Looking Ahead

The second third of the season features stops at tracks where Gordon has had a great deal of success. Charlotte, Dover, Pocono, Michigan, Daytona, and Indianapolis are among the highlights. However, the key to winning a fourth Winston Cup title might be the road courses of Sears Point and Watkins Glen. In 1998, Gordon won both events on the road courses. He took the points lead from Jeremy Mayfield at Sears Point and never looked back. This season, Gordon will likely need to gain points over his competitors in order to be in the hunt for the title when autumn arrives. The big money is on the line at Daytona and Indianapolis this summer, but the Winston Cup title will likely be won, or lost, on the road courses.

Analysis after one-third

It's unfair to grade the team based on the standards set in previous years. The most difficult thing that hockey great Wayne Gretzky experienced later in his career was that his talent was not compared with other players; it was compared to his performance in previous seasons. With that in mind, these grades are a reflection on Gordon's 1999 season. While some are probably too low, and others too high, they tend to reflect 1999 only, and should not be compared to standards set in previous years.

Driver- Jeff Gordon: B+
A championship effort to hold off Dale Earnhardt at Daytona among the highlights. Overcorrecting at Talladega among the lowlights. Leads Winston Cup racing in victories, but only sits 4th in points. Week to week consistency is vital the rest of the way.

Crew Chief- Ray Evernham: A-
He said before the season started that the efforts of the Gordon-Evernham Motorsports Busch Grand National team would provide a distraction; though it seems that distraction has been positive for the workaholic crew chief. In addition, he recently opened a driving school in California with Frank Hawley. Distractions can be good; they broaden horizons.

Pit Crew- Rainbow Warriors: A
Shane Parsnow departs, Kevin Gillman steps in, and the pit stops just keep getting better. At California, Gordon came in for his final pit stop leading by 2 seconds. He went out leading by 5 seconds after the Rainbow Warriors turned a 15.9 second four-tire change. When the pressure's on, nobody is better.

Engines- Randy Dorton/Charlie Siegars: A-
They haven't been lacking for horsepower, that's for sure. A pole winning run at Daytona was followed up by a victory. The only trouble spot was Rockingham. In the grand scheme of things, no big deal. The motor program has been strong all season.

Chassis- Ed Guzzo, Ray Evernham, Brian Whitesell: A-
At times the setups have been dominant, at other times, they've been fighting to keep up. At a few tracks, they were a little off late in the events. Las Vegas and Martinsville come to mind. Races where Gordon led, but wasn't as strong at the finish. But, more times than not, Gordon has a strong car. He didn't get to show that too much at Texas, Darlington, and Talladega, but they were hooked up. Another stellar season for the car setups.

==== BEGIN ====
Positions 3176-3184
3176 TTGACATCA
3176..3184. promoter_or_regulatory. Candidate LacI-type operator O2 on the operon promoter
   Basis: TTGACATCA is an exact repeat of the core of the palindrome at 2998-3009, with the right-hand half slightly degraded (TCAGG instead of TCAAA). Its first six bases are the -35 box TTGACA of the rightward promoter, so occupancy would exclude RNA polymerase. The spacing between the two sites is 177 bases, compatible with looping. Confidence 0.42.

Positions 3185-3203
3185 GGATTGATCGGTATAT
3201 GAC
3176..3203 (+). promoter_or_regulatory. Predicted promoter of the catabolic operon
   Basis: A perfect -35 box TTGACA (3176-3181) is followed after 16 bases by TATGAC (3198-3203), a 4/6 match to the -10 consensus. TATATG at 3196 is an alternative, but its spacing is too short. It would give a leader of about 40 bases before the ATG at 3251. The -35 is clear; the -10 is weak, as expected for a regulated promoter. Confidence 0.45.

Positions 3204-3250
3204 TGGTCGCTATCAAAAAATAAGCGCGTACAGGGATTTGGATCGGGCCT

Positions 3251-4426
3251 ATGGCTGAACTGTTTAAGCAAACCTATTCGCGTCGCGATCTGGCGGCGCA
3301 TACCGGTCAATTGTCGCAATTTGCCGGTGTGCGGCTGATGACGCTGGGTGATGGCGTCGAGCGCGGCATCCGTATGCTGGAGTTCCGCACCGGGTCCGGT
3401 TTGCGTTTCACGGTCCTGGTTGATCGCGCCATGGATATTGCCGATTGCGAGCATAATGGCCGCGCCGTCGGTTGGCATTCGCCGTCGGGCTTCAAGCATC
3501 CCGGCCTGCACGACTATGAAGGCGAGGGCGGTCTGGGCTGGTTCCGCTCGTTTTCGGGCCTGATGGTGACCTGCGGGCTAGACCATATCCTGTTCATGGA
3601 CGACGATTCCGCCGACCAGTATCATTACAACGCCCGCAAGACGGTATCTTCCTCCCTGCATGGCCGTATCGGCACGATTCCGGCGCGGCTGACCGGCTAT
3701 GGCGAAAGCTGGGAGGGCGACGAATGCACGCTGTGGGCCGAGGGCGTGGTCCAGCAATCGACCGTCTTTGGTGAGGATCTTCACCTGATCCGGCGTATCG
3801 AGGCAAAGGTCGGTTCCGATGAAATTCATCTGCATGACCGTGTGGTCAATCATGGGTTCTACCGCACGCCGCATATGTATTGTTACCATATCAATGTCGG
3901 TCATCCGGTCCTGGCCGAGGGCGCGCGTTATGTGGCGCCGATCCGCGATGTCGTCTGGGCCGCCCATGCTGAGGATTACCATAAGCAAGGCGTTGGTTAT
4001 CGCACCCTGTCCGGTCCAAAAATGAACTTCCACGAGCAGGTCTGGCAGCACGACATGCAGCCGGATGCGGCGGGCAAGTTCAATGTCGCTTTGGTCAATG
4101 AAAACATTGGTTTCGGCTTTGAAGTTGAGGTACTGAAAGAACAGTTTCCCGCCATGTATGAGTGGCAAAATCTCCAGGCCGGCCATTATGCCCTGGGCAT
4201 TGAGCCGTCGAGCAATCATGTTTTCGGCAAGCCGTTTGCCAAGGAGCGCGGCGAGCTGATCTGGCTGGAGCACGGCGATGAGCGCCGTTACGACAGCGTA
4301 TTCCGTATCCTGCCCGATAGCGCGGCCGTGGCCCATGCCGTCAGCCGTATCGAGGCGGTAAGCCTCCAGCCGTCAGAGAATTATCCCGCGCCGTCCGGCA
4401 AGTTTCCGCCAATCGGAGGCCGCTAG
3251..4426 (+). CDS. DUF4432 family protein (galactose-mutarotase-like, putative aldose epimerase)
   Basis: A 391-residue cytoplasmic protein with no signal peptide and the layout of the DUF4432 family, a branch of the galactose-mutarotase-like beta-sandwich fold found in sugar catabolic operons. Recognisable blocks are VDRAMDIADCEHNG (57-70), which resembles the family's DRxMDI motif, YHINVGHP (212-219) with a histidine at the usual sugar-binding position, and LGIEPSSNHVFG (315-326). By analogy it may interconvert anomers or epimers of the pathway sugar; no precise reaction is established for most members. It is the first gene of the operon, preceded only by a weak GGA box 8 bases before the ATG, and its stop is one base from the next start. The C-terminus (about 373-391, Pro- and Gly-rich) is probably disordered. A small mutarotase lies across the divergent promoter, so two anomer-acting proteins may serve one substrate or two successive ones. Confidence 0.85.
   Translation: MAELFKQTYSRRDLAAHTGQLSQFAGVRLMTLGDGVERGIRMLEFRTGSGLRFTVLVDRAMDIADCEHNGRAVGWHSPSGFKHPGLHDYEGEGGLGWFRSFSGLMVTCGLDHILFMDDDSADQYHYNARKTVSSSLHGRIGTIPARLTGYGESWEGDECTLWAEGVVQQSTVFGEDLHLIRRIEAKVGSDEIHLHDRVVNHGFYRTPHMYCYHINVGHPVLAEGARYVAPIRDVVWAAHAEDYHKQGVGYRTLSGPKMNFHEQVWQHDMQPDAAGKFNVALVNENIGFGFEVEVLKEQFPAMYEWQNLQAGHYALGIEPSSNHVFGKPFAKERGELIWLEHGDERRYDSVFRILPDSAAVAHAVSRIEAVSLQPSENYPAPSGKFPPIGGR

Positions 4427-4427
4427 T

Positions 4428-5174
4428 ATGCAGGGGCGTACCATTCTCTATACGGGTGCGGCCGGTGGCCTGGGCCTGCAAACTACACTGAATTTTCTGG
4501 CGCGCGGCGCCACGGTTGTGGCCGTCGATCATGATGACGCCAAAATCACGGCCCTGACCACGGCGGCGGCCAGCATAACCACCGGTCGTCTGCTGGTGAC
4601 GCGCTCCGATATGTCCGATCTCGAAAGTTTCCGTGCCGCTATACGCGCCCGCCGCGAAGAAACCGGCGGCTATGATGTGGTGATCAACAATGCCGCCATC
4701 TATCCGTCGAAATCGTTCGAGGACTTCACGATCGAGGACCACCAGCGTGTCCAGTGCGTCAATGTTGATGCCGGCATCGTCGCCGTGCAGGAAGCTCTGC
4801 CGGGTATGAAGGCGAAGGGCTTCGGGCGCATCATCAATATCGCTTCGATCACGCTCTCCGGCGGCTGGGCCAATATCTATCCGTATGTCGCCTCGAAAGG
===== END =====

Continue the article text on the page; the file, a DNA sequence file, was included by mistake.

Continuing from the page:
Intangibles- Ownership, R&D, Leadership: A
It would have been great if car owner Rick Hendrick had been able to visit victory lane with Jeff Gordon after the Daytona 500. The effects of battling leukemia are still an issue for Hendrick. His travel schedule was cut down after Daytona. Nevertheless it's safe to say that he'll visit victory lane with Jeff Gordon sometime this season. In terms of new innovations, the R&D Department at Hendrick Motorsports continues to lead the way. With the development of the 2000 Monte Carlo complete, the organization continues to focus on improving the existing product. While other Chevrolet teams continue to search for the secrets of drag, Hendrick Motorsports is one step ahead. Want proof? It's been tested.... in the form of wind tunnels.
The DuPont team is not lacking in the leadership department. In the past, it was Evernham's team to lead; it's safe to say that Evernham is still the leader, however as the same core group (Gordon, Evernham, Guzzo, Whitesell) has worked together since 1993, they don't need to look to Evernham for the leadership once deemed necessary. Instead, they can look inside themselves to find leadership when the need arises. The mark of a great leader is the ability to pull back on the reigns and still have the team remain on top.


Greater consistency is needed in the second third of the season. In addition, Gordon might need to make up some points on the road courses. He doesn't have to win every week, but he needs to run consistent in order to get back into the points hunt. Taking advantage when other drivers stumble has been a trademark of previous championship seasons. Last year at Darlington, Gordon took a tenuous lead in the points into the Southern 500. After Mark Martin's engine blew, Gordon won the race. That's taking advantage... big time. Jeff Burton and the other drivers ahead of him in the points standings will stumble sometime this season. A fourth title will depend on whether Gordon takes advantage when the opportunity arises.